Edith writing from north of Boston, where all is quiet and cold.
I’m happy to welcome author friend Susan Furlong to the blog to celebrate her new Bone Gap Travellers mystery, Shattered Justice and to talk about joy … for introverts.
In the Appalachian town of Bone Gap, Tennessee, backwoods justice is more than just blind. It’s swift, silent, and shockingly personal. Especially for Irish Traveller turned deputy sheriff Brynn Callahan . .
More Joy in 2020
I’m not afraid to admit it – I’m an introvert.
But let’s face it, New Year’s Eve with its loud parties and rambunctious crowds isn’t exactly an introvert’s venue. In the past I’ve caved into the pressure and forced myself out of my comfort zone and hit the party scene, only to feel like a fish out of water. But this year I planned to do New Year’s Eve my way: at home, spending a quiet evening with family, eating pizza and playing games.
This decision made me evaluate a few of the other decisions I make throughout the year and spurred on a list of resolutions that I want to share with fellow introverts:
- Know Yourself
Being an introvert is an asset, not a negative. Introverts are not anti-social or shy, they simply need extra time to be alone and recharge. Introverts are deep thinkers, good listeners, observant and sensitive to others’ needs. In short, introverts have an abundance of quiet strength.
- Lose the FOMO (fear of missing out)
While I love my family and friends, and cherish my time with them, my propensity for togetherness isn’t the same as theirs. I prefer to grab a cup of coffee with a friend rather than go to a big party. Do I feel like I’m missing out? Sometimes. But I value those one on one, meaningful discussions I have with my friends, and it’s difficult to do that in a noisy crowd. So, even though I’m missing the party, I’m not missing out on true relationship connections.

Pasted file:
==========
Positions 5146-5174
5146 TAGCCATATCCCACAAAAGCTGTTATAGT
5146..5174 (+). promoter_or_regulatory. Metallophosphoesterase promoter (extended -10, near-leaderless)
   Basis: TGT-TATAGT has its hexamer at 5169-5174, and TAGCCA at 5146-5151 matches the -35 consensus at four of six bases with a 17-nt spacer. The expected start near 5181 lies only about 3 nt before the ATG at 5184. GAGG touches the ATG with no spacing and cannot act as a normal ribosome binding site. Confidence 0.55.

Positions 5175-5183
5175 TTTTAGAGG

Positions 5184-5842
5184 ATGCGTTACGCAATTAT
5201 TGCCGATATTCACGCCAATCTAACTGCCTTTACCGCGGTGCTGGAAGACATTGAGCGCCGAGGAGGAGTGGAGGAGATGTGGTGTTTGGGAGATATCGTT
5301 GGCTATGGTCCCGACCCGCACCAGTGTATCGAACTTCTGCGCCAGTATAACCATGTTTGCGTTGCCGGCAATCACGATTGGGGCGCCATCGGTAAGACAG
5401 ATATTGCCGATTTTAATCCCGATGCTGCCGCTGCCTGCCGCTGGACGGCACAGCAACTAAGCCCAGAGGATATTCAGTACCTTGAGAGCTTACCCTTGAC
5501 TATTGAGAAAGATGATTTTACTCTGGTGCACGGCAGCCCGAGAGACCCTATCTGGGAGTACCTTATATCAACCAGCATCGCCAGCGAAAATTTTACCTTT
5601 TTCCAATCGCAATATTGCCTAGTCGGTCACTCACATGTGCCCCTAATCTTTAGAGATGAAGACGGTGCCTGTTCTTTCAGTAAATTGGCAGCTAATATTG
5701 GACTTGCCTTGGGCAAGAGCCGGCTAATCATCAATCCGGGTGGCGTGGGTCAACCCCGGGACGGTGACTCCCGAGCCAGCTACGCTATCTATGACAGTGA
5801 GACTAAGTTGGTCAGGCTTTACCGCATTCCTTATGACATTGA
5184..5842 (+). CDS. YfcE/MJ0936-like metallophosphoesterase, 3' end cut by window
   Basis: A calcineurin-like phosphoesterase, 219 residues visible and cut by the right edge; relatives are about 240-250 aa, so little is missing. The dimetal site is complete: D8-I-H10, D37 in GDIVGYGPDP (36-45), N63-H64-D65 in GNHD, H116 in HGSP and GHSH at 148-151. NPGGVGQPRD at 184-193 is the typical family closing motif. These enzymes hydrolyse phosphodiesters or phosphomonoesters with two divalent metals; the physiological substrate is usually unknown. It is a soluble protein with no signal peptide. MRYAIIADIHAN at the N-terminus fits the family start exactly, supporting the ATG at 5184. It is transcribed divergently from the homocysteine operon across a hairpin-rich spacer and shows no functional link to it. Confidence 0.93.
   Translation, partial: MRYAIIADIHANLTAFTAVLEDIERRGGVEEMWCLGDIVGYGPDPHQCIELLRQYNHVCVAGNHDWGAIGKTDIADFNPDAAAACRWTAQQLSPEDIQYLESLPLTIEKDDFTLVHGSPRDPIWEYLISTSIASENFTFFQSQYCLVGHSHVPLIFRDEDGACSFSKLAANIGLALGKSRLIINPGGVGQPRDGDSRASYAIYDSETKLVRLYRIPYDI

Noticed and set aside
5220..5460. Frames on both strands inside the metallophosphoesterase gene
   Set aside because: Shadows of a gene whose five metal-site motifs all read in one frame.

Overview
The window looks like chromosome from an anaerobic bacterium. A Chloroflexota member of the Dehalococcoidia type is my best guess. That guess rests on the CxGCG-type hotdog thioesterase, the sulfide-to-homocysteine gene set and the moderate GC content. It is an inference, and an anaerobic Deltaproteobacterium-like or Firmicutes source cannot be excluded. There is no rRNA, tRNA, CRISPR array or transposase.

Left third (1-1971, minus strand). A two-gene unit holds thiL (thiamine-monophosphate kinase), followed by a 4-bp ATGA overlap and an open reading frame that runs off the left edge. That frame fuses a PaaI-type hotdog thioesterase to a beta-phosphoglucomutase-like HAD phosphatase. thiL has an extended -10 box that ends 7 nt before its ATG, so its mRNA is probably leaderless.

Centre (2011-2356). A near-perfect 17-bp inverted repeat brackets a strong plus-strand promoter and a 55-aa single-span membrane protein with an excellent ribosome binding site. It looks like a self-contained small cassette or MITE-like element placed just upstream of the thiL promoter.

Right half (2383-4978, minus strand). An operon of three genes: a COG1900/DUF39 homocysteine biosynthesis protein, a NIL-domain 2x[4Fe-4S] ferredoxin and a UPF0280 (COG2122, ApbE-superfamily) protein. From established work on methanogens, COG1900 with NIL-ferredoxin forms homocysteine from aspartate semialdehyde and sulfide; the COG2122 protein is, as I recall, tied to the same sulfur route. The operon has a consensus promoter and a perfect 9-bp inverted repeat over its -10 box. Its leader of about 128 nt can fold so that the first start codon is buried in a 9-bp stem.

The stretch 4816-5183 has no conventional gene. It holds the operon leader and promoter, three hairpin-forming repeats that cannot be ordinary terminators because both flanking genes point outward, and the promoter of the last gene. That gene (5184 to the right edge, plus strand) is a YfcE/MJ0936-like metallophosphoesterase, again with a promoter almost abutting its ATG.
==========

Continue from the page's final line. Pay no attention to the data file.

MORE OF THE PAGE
- Lose the Guilt
There is nothing wrong with being an introvert, even when it seems like the rest of the world is partying. Introverts know how to make their own parties. It may not look exciting to some, but to me, an evening alone, curled up in my favorite chair with a book is actually very exciting. I make no apologies for that! And this year, I won’t feel guilty for saying “no” to extraneous social invitations.
- Be a Quiet Source of Strength
Being a friend often means listening to problems and providing gentle encouragement and advice. Introverts possess the ability to think through problems and resolve issues and conflict. They excel in one-on-one, meaningful interactions, and value their relationships. Introverts are true, loyal friends. Whatever 2020 brings, I plan to be there for my family and friends.
- Embrace Your Inner-self
I read somewhere that almost ninety percent of New Year’s Resolutions fail. Maybe that’s because we’re always reaching to attain things outside our natural tendencies. So, this year, let’s resolve to embrace our inner-self, introvert or extrovert, and do more things that will bring us happiness.
Readers: Are you an introvert or an extrovert? Comment below with one resolution that suits your personality and will bring you more joy in 2020. One US commenter will receive a signed hardcover copy of Shattered Justice.
Susan Furlong launched her Bone Gap Travellers series with the acclaimed novel Splintered Silence. She’s worked as a freelance writer, academic writer, translator, high school language arts teacher, and a martial arts instructor. She and her family live in central Illinois. You can find her at www.susanfurlong.com.